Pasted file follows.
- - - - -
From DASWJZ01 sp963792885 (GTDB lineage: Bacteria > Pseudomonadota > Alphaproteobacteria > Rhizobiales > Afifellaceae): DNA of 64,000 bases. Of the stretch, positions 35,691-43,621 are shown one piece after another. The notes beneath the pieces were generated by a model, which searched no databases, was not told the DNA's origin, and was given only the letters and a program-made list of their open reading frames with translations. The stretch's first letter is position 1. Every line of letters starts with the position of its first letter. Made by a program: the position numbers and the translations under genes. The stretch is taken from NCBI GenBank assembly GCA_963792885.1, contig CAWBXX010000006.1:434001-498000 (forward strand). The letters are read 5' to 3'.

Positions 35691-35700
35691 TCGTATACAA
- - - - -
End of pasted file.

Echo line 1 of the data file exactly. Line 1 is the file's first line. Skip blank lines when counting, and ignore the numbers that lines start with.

From DASWJZ01 sp963792885 (GTDB lineage: Bacteria > Pseudomonadota > Alphaproteobacteria > Rhizobiales > Afifellaceae): DNA of 64,000 bases. Of the stretch, positions 35,691-43,621 are shown one piece after another. The notes beneath the pieces were generated by a model, which searched no databases, was not told the DNA's origin, and was given only the letters and a program-made list of their open reading frames with translations. The stretch's first letter is position 1. Every line of letters starts with the position of its first letter. Made by a program: the position numbers and the translations under genes. The stretch is taken from NCBI GenBank assembly GCA_963792885.1, contig CAWBXX010000006.1:434001-498000 (forward strand). The letters are read 5' to 3'.